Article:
|Computer Laboratory > Course material 2003-04 > 1A Hardware Workshops > Workshop Four|
Workshop Four - Framestore for an LED Array
This experiment is designed to show the operation of a framestore and introduce the use of a Static Random Access Memory (SRAM).
The design uses the SRAM as a framestore for two 5x7 LED arrays. The LED display is made up from individual LEDs which are connected in a grid. Connecting a row (through a current limiting resistor) to the power rail and a column to ground lights the LED where they cross. This means that although each LED can be lit individually, an arbitrary pattern cannot be displayed merely by applying constant voltages to the row and column inputs. Instead, the array must be scanned, preferably at a rate at which the display does not appear to flicker. In this experiment, the pattern to be display is to be read from an SRAM.
Step 1 - Make the LED matrix light up
Task: Use the 74HC193 IC to produce a 4-bit counter. Make sure that the unused input pins are tied appropriately. Use this 4 bit value as the column address for scanning the LED array. Tie the row inputs to logic 1 (the supply voltage).
Step 2 - Connect the SRAM to the LED matrix
Task: Use the same 4-bit value as the address for the SRAM and connect the data output from the SRAM to the rows of the array, making sure that the CS, OE and WR pins are tied appropriately to fix the chip in read mode. Unused address pins should be connected to ground.
Your circuit should now display the random contents for SRAM on the array. Turn your power supply on and off several times to see if the pattern changes.
Step 3 - Add an SRAM write circuit
Task 1: The next part of this experiment is to add some
circuitry to allow values to be write into the SRAM. The complete
circuit should look something like this:
Connect the output of the 74HC541 octal buffer to the data bus, and use seven toggle switches as its input. Now connect the column selector (binary coded rotary switch) to the input of the binary counter. When complete, you should be able to write the data from the toggle switches into the SRAM at the address supplied by the column selector. This should only happen when a write button is pressed.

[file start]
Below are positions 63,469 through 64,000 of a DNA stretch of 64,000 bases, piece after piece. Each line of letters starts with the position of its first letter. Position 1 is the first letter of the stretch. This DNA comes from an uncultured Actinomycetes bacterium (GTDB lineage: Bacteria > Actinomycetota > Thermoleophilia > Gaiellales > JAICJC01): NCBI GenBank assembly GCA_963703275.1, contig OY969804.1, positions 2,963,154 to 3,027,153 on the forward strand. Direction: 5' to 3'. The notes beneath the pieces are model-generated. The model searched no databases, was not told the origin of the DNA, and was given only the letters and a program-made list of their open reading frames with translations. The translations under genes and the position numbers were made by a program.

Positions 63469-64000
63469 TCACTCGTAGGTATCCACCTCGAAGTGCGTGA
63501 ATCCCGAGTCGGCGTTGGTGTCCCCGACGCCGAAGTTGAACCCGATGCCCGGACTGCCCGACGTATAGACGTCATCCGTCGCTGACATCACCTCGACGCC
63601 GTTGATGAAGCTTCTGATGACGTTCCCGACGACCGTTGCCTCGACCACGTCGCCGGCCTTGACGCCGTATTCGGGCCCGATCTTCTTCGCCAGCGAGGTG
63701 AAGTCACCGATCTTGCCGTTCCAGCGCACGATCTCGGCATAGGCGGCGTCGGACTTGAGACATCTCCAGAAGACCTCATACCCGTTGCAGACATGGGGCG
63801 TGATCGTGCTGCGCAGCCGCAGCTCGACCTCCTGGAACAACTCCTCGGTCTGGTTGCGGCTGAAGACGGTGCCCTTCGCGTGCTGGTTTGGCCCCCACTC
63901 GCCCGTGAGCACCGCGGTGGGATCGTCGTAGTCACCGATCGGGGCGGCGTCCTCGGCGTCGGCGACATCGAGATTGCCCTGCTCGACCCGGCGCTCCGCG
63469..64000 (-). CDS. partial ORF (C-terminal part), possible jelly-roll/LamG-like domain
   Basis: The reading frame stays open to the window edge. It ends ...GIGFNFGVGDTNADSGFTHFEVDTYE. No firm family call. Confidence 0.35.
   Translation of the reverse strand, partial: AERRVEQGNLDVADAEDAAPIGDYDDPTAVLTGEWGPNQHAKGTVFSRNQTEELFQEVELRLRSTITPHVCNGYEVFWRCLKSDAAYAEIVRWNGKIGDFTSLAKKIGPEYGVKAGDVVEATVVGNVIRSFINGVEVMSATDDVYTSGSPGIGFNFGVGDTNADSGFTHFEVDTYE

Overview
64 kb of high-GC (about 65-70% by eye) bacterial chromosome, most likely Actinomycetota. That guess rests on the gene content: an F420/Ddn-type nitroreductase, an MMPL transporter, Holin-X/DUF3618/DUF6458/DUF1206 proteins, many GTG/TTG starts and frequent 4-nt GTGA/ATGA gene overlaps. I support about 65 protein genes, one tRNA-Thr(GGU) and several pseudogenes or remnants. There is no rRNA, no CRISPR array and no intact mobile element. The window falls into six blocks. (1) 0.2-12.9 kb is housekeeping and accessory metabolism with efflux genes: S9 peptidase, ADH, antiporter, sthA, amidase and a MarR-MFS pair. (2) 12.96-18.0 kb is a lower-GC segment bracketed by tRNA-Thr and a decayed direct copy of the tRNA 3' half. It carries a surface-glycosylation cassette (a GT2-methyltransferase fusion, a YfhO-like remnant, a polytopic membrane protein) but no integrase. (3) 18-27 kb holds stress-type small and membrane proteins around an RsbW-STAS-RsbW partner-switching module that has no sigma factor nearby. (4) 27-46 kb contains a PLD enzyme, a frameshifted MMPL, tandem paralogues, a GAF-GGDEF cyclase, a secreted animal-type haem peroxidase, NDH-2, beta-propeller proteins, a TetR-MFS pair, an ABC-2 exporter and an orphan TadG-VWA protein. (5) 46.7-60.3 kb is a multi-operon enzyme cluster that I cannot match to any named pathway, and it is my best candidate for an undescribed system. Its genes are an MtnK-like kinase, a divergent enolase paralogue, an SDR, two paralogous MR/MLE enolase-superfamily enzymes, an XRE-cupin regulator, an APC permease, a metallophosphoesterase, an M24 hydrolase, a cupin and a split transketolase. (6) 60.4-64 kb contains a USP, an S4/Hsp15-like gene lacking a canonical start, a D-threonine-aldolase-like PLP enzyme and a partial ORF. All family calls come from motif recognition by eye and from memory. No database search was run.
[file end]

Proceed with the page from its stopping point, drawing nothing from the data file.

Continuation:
Task 2: Design the control circuit using a 74HC74 and a 74HC00 chip. The behaviour is as follows: as the write button (use the debounced switch) is pressed, the value from the rotary switch should be loaded into the binary counter. The value from the row switches should be driven onto the data bus, and the write pin on the SRAM chip should be pulsed. Inputs to the control circuit will be the clock and the write button. It needs to produce three outputs: an enable signal for the octal buffer, a write pulse for the SRAM and a load signal for the counter. Start by producing a timing diagram showing the clock oscillating and the switch being pressed. Fill in what you want the outputs to do as the switch is pressed and goes high. You might like a demonstrator to check before proceeding to the final design.
Optional Bonus Step
Implement a "clear display" button which writes zeros into the SRAM.
Ticking criteria: Write up your experimental data and final design, then answer the following questions. Demonstrate that your circuit works correctly: you should be able to specify a column on the LED array with the column selector and the data pattern for that column with the toggle switches. Pressing the write button should make the pattern permanent.
Once your work has met the Common Ticking Criteria (see Introduction), get your work ticked by an assessor. Remember that you need to hand in this assessed exercise as part of your portfolio of work (see the Head of Department's notice).
Note: because this workshop is a little tricky, one tick is awarded for completing steps 1 and 2 and question 1, and the other tick for step 3 and question 2.
1. Each LED in the matrix can draw a maximum current of 5mA. What is
the maximum current that the two LED arrays can draw during the
operation of the frame store?